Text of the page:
Stopping again. Slapstick assassinations, Presidential affairs, impeachments, mob ties to the government, and cannibalism. And the show is only a half hour long!

The team figures out that they need to let JFK die or everything gets messed up (even for them, as their ship is no longer where it was – since the Russians won the space race, Red Dwarf never existed). So they go back in time to the Depository, but make it so Oswald has to go up a floor (since their previous selves were on the “right” floor), but it ends up being no good because it’s farther away and Oswald doesn’t get enough shots in and JFK is only wounded. (Please note: this puts Oswald on the sixth floor, which is where he shot from in our actual history.)

I am still shaking my head, wide-eyed.

Now they’re stumped, because they can’t keep going back in time because the floors are rapidly filling up. “Oh, wait,” they figure out, “We can just get someone to shoot from the grassy knoll.”


The question is, who? They are stumped again for a while, until Lister says, “I know what to do,” and they beam out again. Next we see Lister in the prison transport truck in Alternate 1966, talking to an arrested JFK. Lister explains the situation, that JFK’s legacy will only happen if JFK dies, so Alternate JFK goes back with them to 1963 and becomes the shooter on the grassy knoll, killing himself. As Alternate JFK turns and walks away, he fades away, since now he never existed. The timeline is restored.

After all that, the guys get back to their ship just fine, but they still don’t have any curry.

I have never seen anything quite like this episode. Sure, I’ve seen shows and movies handle assassinations humorously (think Zoolander or Grosse Pointe Blank), but there seems to be something different when it’s about an actual assassination that happened. Of course, I’m an American watching a British show about an American event, so that helps put it into perspective, and I think that makes most of the difference here. What I mean is, the show was funny and very cleverly written. Yes, I couldn’t believe it was happening, but while it was I was equal parts dumbfounded and humored. If an American show had tried to do the same thing, I don’t know that it would have worked. At one point The Cat referred to JFK as “America’s king,” and it helps to have their viewpoint: not only are these people three million years removed from this event, but they’re British besides. The assassination was never going to mean the same thing to them that it has to Americans.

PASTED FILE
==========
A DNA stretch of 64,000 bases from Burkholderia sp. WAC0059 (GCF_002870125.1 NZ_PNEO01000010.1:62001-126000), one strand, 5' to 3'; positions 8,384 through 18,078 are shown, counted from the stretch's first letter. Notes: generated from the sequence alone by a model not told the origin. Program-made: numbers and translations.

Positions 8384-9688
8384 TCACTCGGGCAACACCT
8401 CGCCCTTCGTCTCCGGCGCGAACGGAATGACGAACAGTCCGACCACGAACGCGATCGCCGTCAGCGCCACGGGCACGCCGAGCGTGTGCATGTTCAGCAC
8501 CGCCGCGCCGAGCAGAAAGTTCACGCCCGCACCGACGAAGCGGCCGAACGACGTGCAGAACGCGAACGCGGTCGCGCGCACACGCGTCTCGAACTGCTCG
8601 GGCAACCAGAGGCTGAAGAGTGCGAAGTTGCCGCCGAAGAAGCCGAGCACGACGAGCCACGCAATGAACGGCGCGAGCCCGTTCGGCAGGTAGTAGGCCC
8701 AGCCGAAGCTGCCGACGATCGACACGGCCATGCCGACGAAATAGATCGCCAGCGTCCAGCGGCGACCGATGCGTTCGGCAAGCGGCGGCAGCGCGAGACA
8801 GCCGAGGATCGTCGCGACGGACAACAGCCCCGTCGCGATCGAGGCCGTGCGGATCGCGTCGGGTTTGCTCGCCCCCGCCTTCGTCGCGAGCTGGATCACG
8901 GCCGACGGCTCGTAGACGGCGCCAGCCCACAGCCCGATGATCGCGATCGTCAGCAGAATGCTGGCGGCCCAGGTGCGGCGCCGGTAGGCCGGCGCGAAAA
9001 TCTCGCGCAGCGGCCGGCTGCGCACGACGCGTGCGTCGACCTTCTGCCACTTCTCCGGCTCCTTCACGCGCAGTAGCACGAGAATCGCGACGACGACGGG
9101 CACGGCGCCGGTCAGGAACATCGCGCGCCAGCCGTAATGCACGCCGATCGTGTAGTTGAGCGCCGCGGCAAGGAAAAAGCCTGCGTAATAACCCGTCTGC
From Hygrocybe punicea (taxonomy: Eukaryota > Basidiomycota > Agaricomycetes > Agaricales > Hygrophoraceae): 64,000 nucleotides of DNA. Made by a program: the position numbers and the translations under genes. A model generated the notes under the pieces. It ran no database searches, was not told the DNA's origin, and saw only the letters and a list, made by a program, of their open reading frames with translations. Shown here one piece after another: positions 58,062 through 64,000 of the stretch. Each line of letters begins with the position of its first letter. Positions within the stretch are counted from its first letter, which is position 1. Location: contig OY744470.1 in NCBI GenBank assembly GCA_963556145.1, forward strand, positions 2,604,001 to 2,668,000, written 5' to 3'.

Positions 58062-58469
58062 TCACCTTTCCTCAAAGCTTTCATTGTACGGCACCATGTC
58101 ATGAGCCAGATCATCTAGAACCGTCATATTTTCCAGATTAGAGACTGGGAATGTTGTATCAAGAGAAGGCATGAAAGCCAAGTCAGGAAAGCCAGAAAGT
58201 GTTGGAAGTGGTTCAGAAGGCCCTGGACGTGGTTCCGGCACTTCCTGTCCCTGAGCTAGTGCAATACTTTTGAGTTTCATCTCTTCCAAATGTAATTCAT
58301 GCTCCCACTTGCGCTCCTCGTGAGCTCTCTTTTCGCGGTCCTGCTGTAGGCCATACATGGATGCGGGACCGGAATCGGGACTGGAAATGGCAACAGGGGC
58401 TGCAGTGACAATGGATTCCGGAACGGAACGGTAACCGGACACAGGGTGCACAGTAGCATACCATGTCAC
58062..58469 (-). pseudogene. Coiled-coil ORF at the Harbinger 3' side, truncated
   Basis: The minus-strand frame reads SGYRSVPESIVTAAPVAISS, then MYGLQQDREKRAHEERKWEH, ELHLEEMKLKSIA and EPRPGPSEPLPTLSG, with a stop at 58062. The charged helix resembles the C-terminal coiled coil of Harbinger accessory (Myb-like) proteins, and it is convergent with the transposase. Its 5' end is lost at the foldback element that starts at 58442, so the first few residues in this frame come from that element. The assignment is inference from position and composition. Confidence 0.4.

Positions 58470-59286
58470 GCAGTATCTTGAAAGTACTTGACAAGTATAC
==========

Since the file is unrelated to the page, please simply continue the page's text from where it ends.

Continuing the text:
As I’ve said more than once here, the importance of stories, whether they be books, movies, or TV shows, is that they can help us see things from perspective we wouldn’t normally have. I’m not suggesting that Americans not be so affected by tragedies that have happened in/to our country, but I am suggesting that it’s important to think about such things are viewed by those who aren’t Americans. It can be easy for a citizen of any country to see things only through the lens of being a citizen in that country, and I’m saying that it might be beneficial for us to step outside that every so often.

All that said, I have no interest whatsoever in ever having vindaloo. No, thank you.